The Redmi 5 has a good design and build quality for its price, but it doesn’t differentiate it from the design language that’s being followed for the last two years. 

It's a good thing that the design on the Redmi 5 doesn’t look like a cheaper replica of a popular flagship, but it still fails excite us. 

It is a solid phone, offers a great in-hand feel and can be used comfortably with just one hand, but it looks dull if you put it next to the Honor 9 Lite.

I bring up the Honor 9 Lite because it's a perfect example of great design for its price. I am not saying Xiaomi should come up with a blingy phone, but my intention here is emphasise on the fact that consumers want phones that look different.

Despite sharing looks with its predecessor, the phone has some minor alterations. It is taller, wider, heavier and more sleek than the Redmi 4. The back looks a lot like the Redmi Note 5, with the camera housed right above the fingerprint sensor and not placed in the top left corner.

The dual grill at the bottom is for the loudspeaker and the primary microphone

The dual grill at the bottom is for the loudspeaker and the primary microphone

From the front, the phone looks exactly like the Note 5, which means more screen space and less bezels. This also means that the physical navigation keys have been replaced by the on-screen ones this time. 

Like previous Redmi phones, it has rounded corners, a flat back with curved sides. However, the curves aren’t as well pronounced as we have seen in the past.

The front gets a full score in terms of looks, but Xiaomi should consider bringing in newer elements to the next phone. 

The display is one of the highlights.

The display is one of the highlights.

We all must thank the Mi Mix for setting an example for the future phones with its bezel-less design. Forget flagships, even entry level phones have minimal bezels and an 18:9 display these days.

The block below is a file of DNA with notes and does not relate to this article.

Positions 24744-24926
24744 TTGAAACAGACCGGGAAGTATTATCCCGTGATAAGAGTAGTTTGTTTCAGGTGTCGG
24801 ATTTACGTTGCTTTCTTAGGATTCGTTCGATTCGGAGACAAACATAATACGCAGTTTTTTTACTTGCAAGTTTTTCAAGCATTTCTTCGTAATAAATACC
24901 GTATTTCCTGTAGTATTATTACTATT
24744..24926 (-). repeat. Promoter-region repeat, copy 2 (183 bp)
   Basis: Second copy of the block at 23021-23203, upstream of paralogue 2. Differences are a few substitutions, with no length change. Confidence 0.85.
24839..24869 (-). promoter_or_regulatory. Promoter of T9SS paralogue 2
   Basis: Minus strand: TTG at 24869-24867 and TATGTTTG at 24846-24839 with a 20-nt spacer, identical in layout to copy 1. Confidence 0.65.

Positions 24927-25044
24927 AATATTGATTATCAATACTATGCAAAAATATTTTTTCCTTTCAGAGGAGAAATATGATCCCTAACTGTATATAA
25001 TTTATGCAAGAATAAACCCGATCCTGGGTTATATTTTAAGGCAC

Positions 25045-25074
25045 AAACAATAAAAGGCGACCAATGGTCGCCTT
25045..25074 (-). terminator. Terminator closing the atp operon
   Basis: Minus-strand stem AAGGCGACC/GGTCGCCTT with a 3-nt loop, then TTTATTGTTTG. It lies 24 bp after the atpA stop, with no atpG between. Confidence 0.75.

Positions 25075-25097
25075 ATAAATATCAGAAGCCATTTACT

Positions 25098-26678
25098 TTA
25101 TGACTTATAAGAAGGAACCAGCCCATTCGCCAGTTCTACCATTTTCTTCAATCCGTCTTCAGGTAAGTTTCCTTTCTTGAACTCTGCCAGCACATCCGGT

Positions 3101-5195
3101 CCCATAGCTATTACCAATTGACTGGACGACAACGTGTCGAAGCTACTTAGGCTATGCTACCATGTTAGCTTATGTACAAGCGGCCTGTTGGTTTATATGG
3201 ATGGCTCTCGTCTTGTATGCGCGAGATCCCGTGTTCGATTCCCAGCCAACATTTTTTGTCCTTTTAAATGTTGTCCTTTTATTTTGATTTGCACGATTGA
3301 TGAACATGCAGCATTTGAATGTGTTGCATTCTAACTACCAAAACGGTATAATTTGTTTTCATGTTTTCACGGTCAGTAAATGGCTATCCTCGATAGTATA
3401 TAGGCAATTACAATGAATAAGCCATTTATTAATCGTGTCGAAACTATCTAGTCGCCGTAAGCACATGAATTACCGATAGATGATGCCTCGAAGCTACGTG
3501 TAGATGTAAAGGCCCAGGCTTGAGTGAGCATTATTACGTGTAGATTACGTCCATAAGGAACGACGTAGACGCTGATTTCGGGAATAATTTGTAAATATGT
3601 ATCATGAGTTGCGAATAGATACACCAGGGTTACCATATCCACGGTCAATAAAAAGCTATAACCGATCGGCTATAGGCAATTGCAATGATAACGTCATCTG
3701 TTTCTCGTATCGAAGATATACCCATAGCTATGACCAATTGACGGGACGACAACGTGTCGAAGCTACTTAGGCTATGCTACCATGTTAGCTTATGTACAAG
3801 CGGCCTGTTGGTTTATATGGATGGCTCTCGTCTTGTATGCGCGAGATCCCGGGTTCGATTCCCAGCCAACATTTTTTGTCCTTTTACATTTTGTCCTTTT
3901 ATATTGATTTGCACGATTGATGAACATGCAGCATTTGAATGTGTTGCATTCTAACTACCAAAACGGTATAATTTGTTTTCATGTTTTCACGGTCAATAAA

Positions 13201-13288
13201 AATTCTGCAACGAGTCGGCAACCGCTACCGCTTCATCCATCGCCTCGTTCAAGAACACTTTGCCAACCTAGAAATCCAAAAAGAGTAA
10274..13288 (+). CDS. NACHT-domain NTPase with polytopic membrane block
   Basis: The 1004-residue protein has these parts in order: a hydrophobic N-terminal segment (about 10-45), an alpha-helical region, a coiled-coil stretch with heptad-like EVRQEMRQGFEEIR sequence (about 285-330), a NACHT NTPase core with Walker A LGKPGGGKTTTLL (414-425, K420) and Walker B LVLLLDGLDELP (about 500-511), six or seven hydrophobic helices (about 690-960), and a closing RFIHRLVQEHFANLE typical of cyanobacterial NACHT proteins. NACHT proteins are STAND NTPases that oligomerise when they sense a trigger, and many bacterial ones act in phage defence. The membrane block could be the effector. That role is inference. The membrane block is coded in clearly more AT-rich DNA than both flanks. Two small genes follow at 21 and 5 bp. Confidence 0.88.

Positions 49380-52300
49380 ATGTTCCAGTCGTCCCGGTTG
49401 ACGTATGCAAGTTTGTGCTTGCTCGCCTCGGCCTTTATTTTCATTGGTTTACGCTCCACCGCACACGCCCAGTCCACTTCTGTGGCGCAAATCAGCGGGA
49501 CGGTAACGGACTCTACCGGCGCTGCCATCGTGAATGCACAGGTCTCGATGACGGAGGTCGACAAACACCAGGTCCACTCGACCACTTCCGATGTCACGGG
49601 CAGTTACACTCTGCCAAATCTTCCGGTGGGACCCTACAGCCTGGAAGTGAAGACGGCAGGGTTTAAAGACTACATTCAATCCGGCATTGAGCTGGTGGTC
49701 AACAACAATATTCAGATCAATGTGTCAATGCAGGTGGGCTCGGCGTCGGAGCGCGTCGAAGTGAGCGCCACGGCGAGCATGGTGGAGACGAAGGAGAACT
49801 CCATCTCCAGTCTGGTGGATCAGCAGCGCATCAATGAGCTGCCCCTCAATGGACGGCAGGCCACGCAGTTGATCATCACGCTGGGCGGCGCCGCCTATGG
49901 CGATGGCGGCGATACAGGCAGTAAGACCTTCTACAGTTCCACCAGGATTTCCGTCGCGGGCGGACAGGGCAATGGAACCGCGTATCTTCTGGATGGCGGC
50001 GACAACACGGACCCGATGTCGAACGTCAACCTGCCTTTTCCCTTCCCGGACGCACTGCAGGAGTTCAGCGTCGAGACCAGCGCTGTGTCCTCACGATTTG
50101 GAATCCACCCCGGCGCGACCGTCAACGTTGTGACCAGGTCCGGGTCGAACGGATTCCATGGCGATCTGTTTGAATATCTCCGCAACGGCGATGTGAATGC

Exactly a year ago, the Redmi Note 4 was launched with a 5.5-inch display and the Redmi 4 had a smaller one. Thanks to the new display trend, now even the Redmi 5 has a bigger 5.7-inch display than the Note 4.

The Redmi 5 does not retain the smaller display size, but it still has a decent HD+ (720p) panel like its predecessor. Colours look vibrant but a slight blue tinge makes its presence felt. Sunlight visibility remains sub-optimal, but auto-brightness makes up for it. Overall, it’s a colourful display with cool tones, a wide colour gamut and decent viewing angles.

For games and media consumption, this is one of the best displays found on a phone at this price point.

Sudhanshu Singh

Sudhanshu Singh have been working in tech journalism as a reporter, writer, editor, and reviewer for over 5 years. He has reviewed hundreds of products ranging across categories and have also written opinions, guides, feature articles, news, and analysis. Ditching the norm of armchair journalism in tech media, Sudhanshu dug deep into how emerging products and services affect actual users, and what marks they leave on our cultural landscape. His areas of expertise along with writing and editing include content strategy, daily operations, product and team management.